Friday, May 22, 2009

*Implications* of the dots on veAharon

The other day, I noted the dots over "veAharon" and considered various explanations. Backed by a midrash or two, I suggested the existence of a variant text which the masoretic scribes were trying to account for, in which veAharon was missing. And then, I indeed discovered that variant text, missing veAharon, in the Samaritan Torah. 

This is not merely a nice, and likely true, explanation is an interesting textual feature. Rather, there are some interesting possible ramifications of adopting such a position. 

For example, many interpret the Rambam's 8th ikkar of emunah to be that not a letter or word of Torah has changed from the time it was given, in the strictest sense. (Read up that principle here; it might just mean that Moshe did not innovate anything of his own, rather than it being Torah min hashamayim) Yet if what I suggested is true, the strict interpretation does not hold true, for here is a word they were willing to consider was not original.

Another possible ramification is to the age of trup. As Shadal proved, many medieval meforshim understood the trup to be the work of some intelligent human author, conveying his own opinions, rather than being miSinai. And therefore, they felt free to argue with it. Meanwhile, other rabbinic figures saw fit to ascribe Sinaitic origin to the trup.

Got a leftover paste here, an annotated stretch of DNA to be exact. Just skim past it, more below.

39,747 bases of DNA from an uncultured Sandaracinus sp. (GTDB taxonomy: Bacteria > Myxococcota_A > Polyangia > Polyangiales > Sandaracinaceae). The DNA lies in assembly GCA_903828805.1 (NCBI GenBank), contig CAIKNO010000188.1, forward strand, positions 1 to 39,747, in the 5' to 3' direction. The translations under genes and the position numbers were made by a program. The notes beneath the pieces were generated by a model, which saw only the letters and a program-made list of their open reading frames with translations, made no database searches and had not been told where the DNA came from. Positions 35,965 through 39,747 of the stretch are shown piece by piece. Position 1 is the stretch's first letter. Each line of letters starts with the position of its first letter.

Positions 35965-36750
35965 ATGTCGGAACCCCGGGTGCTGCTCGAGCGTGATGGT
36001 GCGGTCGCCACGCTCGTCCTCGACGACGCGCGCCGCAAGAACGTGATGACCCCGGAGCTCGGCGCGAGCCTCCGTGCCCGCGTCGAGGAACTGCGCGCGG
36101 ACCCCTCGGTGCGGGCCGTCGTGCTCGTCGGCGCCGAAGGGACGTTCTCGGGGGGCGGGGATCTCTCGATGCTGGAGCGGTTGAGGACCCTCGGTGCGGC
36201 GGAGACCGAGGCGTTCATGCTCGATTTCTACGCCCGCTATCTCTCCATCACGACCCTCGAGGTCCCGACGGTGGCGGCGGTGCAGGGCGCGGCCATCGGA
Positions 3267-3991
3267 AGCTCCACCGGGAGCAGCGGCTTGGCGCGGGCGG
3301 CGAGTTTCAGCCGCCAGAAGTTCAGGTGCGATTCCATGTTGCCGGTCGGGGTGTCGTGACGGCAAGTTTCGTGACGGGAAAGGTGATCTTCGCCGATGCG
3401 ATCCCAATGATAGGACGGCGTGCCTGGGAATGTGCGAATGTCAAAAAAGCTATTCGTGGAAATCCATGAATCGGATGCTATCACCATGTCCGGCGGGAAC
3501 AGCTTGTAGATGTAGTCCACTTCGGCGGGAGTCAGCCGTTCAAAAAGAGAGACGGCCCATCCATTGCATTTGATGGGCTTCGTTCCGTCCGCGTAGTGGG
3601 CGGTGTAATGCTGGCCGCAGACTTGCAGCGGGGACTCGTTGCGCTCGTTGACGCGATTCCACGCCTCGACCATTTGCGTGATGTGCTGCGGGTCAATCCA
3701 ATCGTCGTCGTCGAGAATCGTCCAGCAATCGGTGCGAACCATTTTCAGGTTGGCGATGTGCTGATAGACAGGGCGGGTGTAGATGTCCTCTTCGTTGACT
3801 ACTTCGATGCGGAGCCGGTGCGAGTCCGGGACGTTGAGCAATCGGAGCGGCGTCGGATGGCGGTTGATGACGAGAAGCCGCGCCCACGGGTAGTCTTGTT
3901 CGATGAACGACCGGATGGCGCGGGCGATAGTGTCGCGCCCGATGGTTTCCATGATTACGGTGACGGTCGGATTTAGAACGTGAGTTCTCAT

If trup were miSinai, then there should be no question here. Look at the pasuk: there is a darga on Moshe and a tevir on veAharon. The former accent is the mesharet of the latter. And the darga would not appear without a tevir. If the trup had been set from Sinai, then there should have been no question about the word. Unless somehow two parallel versions of the trup had developed, something more difficult than a scribe merely mistakenly adding or deleting a word...

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